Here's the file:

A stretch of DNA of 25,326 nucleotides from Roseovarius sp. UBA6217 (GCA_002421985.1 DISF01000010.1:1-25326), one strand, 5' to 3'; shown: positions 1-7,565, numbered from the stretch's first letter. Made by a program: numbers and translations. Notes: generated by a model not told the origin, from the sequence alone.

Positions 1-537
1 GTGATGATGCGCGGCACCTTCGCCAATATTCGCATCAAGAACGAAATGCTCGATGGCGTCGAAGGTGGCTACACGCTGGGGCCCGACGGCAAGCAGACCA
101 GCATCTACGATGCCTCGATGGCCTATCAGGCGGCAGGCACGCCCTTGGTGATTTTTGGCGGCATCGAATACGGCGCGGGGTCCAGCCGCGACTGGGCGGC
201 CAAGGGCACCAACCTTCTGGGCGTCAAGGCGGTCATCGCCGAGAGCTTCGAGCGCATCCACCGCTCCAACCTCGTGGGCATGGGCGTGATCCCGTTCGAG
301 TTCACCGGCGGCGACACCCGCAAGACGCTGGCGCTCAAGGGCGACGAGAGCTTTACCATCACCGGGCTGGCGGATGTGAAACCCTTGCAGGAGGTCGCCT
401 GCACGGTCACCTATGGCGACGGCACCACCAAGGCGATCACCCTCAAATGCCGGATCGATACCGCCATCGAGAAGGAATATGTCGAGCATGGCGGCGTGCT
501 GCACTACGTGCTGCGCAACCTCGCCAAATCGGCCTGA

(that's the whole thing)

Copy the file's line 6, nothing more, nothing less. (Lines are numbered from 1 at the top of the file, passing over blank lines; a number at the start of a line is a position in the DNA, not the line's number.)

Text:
301 TTCACCGGCGGCGACACCCGCAAGACGCTGGCGCTCAAGGGCGACGAGAGCTTTACCATCACCGGGCTGGCGGATGTGAAACCCTTGCAGGAGGTCGCCT